If we are all lettered, then what may become of the top of the class, the best and brightest? If we are all steeped in the system, dyed in the wool, then who are the standouts, the pound-for-pound best in this field where everyone has been at it their whole life? I don’t have to name names, of course, but suffice it to say that there are some big jobs for those who are able to manipulate a population of lifelong manipulators, great, unreportable rewards for the con who cons the cons. So yes, we’re talking about our leaders, the super-rich, our politicians and the spin doctors, the PR kingmakers and all of the types who rise to the top of a society built on manipulation and force. This is not an aberration that these manipulative psychopaths are our leaders; that is the system and they are the best. As long as this is our system, they are our rightful champions.
Nothing is going to change for us by simply rotating through different faces and names, when sociopathy is in the job’s list of prerequisites.
It explains a lot, looking at things this way, which of course is the test of a hypothesis, a theory: does it explain more, can it account for previously unexplained phenomena. It explains the power of advertising, and it explains pieces of the whole Equality Bias and Confirmation Bias phenomenon, for starters. It seems to make some sense that if I am invested with an idea of my own rugged, western individualism and independence then maybe I wonder at the advertising industry and that the dollars spent on it seem to always bring returns, when I am not swayed by it. Ignoring that some clever somebodies sold this person the American Dream at some point in his life, this person may theorize about some two kinds of people, the impressionable and the not so, but we may find that our wonder over the effectiveness of advertising and media is lessened if we consider that manipulation is what we do, that it is perhaps the most highly developed discipline that we have.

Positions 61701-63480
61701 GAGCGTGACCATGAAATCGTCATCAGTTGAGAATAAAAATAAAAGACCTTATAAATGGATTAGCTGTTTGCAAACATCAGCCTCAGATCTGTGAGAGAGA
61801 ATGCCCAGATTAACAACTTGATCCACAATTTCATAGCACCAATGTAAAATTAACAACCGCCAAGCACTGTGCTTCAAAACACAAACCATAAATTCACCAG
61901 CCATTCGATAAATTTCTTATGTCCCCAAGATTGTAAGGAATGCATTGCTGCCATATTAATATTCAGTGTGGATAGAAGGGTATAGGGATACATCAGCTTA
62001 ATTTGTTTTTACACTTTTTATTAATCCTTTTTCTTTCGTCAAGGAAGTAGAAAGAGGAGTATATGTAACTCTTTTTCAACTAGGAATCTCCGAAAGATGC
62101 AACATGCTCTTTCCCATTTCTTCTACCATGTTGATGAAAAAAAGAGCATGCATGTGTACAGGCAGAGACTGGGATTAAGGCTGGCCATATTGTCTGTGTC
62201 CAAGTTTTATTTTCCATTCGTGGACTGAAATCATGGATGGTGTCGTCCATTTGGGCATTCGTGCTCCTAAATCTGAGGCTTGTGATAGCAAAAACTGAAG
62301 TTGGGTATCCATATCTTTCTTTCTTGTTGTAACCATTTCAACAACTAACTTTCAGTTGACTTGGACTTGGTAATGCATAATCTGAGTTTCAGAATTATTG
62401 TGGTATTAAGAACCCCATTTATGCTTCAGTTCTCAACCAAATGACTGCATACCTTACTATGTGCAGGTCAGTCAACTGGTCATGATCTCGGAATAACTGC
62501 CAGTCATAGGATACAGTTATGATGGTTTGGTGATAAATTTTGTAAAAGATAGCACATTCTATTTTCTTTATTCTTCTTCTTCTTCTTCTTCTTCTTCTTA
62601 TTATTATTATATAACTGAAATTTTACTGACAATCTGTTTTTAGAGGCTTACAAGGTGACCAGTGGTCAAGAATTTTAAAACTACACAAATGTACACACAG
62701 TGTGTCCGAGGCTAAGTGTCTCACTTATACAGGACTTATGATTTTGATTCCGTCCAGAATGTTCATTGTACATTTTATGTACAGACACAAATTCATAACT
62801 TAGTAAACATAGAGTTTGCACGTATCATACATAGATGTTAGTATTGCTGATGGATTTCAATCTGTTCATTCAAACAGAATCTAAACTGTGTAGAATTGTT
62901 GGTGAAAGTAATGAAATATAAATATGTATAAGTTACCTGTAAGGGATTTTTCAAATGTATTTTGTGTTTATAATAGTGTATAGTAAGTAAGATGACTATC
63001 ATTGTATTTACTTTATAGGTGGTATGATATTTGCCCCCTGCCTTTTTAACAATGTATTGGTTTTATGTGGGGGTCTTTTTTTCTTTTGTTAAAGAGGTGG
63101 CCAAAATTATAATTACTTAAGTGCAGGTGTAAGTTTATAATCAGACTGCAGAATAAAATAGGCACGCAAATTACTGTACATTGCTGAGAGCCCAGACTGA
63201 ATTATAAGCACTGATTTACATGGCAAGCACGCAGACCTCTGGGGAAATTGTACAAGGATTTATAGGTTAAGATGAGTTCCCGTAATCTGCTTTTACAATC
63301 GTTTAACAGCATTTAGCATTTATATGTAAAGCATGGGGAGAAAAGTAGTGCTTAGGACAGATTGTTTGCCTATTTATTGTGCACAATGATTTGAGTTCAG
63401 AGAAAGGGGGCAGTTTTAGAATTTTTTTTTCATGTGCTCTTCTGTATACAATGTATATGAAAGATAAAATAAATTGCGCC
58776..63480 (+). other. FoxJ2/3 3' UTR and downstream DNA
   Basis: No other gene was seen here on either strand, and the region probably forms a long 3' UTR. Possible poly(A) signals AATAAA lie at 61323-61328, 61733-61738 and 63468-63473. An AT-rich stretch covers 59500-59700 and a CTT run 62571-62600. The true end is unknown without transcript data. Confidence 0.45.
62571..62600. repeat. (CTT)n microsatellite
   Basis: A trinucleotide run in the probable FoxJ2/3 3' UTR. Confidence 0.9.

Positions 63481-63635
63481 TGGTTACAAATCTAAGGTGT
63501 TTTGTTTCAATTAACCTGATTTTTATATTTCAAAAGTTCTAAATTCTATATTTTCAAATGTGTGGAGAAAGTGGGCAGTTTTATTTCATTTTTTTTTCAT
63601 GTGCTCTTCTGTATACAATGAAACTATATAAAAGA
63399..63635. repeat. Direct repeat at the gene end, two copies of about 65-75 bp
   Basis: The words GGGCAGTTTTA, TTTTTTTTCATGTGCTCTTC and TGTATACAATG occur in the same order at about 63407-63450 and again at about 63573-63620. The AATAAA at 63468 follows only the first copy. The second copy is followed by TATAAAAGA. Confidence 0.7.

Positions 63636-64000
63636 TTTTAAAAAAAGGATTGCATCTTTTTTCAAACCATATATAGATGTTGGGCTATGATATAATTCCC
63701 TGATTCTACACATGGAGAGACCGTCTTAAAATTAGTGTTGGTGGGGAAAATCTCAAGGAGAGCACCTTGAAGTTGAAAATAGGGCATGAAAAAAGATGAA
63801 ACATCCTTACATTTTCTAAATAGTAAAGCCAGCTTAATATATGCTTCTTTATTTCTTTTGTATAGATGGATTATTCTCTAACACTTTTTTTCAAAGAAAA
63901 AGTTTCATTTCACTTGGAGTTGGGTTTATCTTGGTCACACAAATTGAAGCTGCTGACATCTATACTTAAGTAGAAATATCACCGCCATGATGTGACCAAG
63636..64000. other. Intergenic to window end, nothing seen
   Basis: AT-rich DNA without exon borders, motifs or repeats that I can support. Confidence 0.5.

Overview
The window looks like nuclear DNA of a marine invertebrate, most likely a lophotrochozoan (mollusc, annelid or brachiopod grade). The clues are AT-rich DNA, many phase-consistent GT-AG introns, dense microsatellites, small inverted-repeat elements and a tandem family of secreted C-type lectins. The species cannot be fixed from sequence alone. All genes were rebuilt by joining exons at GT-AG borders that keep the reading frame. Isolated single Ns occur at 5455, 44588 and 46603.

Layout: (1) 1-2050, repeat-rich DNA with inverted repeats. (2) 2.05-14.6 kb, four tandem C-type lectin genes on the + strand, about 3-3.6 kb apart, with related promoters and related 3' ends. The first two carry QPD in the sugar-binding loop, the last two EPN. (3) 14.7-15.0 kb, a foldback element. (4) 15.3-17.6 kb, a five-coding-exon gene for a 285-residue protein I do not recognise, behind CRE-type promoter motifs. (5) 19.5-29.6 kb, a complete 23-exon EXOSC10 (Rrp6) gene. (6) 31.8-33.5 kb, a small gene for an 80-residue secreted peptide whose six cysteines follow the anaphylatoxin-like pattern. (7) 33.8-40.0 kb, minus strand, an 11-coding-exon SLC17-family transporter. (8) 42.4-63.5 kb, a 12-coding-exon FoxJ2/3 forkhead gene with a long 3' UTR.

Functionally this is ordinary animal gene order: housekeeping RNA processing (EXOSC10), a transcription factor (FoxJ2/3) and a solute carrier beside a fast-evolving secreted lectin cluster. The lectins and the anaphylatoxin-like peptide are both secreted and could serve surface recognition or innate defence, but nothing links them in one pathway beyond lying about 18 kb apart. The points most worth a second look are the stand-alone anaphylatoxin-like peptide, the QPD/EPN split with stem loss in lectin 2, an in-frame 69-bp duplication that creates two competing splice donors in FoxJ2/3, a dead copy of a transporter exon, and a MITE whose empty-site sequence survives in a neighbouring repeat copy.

Similarly, regarding Equality and Confirmation Bias, I personally found the ideas counter-intuitive and I wasn’t sure I believed them, but again: if I think my social group is not bright and/or undirected in their social pressure to think like they do, then yes, it seems unlikely. If, however, I recall that even my relatively uneducated social group have a lifetime’s knowledge and experience in the manipulative world of the most manipulative species’ most ubiquitously manipulative time and place . . . well. It’s not so strange after all.
Plus, it explains even more.
My thesis here, that we are real-world stupid, that our connection to the real world was not made during our early years, and that we are conversely, social and manipulative geniuses may explain how so many clever people can focus on elections and high-powered corporate careers with incredible acumen and success, and yet fail to worry about what their social and political successes may wreak in the real world. Veritable virtuosos in the field of the human mind, social networking and politics – but unable to make the connection we need with the real world.
This is how ‘the economy’ always trumps the Earth and the environment. That social and political construct we can understand, we have evolved a massive organ to deal with it – but our brains’ ‘real-world’ lobe, that is going undeveloped, ignored in early childhood and stunted through life and it is atrophying, becoming vestigial.
We need to broaden our minds beyond ourselves, and start worrying more about the real world. In a real way, dedicating so much of our brain’s real estate to one another and to social concerns at the expense of our resources to process real-world things is analogous to an individual being in arrested development, trapped in the dynamic of their nuclear family and dysfunctional outside of it; the concerns of the social group have grown beyond their proportions. The real, physical world needs some time in our thoughts too, or it may become increasingly inaccessible and therefore even more at risk.
First we need to grow up.
Then we need to clean up our room.